Ownership of cyber real estate has its privileges, among which is affording the owner the right to scrawl about that which he likes most. Granted, if one is attempting to build a steady flow of high-volume internet traffic, it's best to write about provocative things, or things for which one might not care so much, or things that are tricky, or witty, or snarky and such. This inevitably brings the people back for more, so I am told, and I confess that there is a grand and high art to the practice. My artistry in this manner lacks, however.

This being the case, I'm opting for something a bit different, at least for today. Today, I'm stretching into beauty--only beauty.

One thing I know: when you're exploring beauty, it's best to start with the most beautiful thing you know, the measuring stick, if you will. For me, that's an easy call.

amber-tattoo-300x214Yes, that's my wife. I've written about her a lot here. Some may get tired of it, but, again, I'm here to write about that which I like. Among all people, places, and things, I like her best. (Note, I say "like" which is intentional. Anyone can love his wife, but like? Now, that's a gift.)

Today, visit me at Tweetspeak Poetry where I write about Amber's peony tattoo, the way it is a metaphor for her, the way she is a walking poem.

And, as always, thanks for following along with me in this space.

On Writing:Tell it Real

"Are we allowed to write in a way that renders the world as it is, or should we soften it, make it more palatable for our parents, priests, and fellow parishioners?"

Excerpt from today's post for Jennifer Dukes Lee.

This morning, I have the privilege of discussing writing at Jennifer Dukes Lee's place. Jennifer asked me whether I'd consider sharing a piece of writing advice with her readers, and I accepted, knowing that my advice might push us all to the edges of our boxes.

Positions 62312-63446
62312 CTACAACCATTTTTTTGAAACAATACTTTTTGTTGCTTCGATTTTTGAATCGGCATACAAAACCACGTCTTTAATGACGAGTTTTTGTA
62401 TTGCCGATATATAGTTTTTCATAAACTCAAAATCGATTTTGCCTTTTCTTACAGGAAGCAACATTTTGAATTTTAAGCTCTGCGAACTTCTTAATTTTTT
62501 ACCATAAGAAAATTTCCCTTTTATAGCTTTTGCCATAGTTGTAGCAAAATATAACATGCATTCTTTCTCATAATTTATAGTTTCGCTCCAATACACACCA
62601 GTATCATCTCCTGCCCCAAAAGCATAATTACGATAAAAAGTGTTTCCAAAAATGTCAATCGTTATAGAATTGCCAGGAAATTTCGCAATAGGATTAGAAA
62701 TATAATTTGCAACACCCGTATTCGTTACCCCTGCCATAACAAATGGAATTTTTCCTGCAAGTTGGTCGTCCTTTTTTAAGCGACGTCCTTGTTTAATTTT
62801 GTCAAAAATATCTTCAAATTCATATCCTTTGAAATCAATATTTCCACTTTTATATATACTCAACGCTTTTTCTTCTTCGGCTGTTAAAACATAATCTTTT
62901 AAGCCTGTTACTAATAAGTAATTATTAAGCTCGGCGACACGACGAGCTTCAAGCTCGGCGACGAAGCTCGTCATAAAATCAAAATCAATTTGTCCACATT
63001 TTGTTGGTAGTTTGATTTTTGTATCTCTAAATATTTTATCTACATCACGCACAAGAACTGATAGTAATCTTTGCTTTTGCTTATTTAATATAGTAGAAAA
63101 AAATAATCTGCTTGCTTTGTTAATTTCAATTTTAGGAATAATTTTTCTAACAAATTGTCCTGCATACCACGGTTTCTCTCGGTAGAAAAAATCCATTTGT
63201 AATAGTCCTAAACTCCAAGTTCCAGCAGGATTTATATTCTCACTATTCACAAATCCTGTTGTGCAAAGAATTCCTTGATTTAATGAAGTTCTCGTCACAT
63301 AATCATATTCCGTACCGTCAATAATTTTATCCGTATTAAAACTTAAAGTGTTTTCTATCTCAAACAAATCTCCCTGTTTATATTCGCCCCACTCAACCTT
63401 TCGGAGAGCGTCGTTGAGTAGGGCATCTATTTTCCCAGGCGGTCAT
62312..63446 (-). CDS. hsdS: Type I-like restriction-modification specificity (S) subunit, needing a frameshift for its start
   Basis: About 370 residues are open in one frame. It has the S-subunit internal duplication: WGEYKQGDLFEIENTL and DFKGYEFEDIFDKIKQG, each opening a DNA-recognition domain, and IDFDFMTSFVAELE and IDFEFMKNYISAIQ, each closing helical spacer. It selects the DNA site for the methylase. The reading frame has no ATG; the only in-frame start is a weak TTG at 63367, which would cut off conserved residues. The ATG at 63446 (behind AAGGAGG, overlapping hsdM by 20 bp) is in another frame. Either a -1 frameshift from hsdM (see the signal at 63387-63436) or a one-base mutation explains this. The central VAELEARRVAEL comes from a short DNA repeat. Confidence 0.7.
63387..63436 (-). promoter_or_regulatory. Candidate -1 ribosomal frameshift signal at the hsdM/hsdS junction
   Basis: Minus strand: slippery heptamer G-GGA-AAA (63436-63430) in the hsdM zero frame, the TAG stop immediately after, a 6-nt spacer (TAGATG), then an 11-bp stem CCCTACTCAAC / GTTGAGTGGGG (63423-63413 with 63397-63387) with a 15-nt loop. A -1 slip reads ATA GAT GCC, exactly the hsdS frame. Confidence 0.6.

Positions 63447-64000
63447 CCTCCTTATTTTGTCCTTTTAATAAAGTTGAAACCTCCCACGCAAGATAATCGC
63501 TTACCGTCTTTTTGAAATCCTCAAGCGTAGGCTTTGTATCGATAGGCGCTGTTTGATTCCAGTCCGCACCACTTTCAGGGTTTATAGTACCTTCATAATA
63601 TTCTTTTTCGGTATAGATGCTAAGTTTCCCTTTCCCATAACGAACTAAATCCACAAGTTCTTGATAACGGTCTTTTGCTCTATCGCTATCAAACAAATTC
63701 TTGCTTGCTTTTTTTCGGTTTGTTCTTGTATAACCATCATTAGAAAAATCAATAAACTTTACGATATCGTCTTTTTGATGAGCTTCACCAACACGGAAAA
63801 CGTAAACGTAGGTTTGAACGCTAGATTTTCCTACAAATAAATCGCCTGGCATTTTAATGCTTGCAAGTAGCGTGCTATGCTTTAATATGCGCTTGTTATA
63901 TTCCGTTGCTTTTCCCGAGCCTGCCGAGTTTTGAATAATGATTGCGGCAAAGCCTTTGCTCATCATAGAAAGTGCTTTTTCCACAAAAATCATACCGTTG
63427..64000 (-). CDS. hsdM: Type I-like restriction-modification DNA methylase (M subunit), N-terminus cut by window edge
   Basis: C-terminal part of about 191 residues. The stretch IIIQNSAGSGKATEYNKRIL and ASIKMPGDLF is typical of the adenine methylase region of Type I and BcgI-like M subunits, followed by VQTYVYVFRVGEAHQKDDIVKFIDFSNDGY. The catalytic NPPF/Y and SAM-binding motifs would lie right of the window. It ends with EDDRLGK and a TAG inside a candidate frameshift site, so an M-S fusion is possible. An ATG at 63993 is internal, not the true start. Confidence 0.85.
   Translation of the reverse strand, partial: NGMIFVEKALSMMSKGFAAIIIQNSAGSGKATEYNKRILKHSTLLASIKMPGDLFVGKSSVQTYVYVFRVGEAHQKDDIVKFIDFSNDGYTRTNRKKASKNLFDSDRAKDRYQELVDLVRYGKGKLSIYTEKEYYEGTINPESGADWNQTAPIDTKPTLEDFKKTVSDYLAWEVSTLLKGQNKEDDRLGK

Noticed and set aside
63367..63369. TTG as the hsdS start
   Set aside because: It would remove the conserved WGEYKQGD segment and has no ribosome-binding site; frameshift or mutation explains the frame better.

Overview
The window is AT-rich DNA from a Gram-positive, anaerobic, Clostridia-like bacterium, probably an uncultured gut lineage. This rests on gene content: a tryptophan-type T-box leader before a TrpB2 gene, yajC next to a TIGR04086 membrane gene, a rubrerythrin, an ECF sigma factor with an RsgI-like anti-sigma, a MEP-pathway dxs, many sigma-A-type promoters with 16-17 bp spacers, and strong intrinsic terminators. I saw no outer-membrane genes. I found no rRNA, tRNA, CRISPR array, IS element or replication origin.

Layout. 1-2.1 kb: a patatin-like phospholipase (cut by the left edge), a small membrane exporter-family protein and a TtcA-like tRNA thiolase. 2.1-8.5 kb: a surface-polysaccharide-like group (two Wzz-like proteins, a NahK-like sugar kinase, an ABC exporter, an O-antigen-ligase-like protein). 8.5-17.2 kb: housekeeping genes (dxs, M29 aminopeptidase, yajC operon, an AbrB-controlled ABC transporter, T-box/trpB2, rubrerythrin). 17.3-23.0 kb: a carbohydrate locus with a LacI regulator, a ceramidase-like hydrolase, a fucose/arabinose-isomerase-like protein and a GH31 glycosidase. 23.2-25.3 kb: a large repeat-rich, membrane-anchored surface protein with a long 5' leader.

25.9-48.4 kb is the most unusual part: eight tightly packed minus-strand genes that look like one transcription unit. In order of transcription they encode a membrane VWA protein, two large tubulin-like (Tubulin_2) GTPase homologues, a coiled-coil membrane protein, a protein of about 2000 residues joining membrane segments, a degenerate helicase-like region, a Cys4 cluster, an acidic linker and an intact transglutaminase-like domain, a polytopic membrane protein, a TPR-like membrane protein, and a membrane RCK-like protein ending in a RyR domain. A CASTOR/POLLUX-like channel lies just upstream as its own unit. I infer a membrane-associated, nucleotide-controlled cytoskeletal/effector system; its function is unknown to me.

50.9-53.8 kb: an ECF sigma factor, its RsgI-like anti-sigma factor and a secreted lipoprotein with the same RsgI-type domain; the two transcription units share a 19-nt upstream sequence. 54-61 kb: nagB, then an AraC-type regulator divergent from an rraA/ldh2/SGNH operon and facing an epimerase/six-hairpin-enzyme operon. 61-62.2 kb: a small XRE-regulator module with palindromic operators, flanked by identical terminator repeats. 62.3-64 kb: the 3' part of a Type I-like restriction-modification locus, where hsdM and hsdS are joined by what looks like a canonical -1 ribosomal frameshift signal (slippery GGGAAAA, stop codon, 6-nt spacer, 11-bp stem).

I'll say it simply here: write it real. There is a wide world out there, and if we do not do it the justice of describing it accurately, will our writing be believable? If the writing avoids tension, conflict, or opposing viewpoints, will it resonate with the reader? If we write a world that is completely within the bubble of do-right Christian living, are we minimizing the extent of brokenness here, and the power of the gospel to transform it?

I've tried to employ my own advice in pieces like Bremmer's Loss and Rattlesnake Beans. Amber's Love Songs series is another good representation of writing it real. John Blase does it with poems like "Common Tribe." Emily Weirenga brings it in her book, Chasing Silhouettes. (Speaking of which, Emily's latest piece is a stunning reflection of real writing.)

Are these stories uncomfortable? Sometimes. But so were some of David's Psalms; so were sections of the Gospels. It's that discomfort and tension that makes the stories believable.

Join me at Jennifer's place for a more in depth discussion. And in the comments (here or there), feel free to tell us those writers who you think write it real.

I'll go first: I love me some Flannery O'Connor (here's to you Chris Thornton).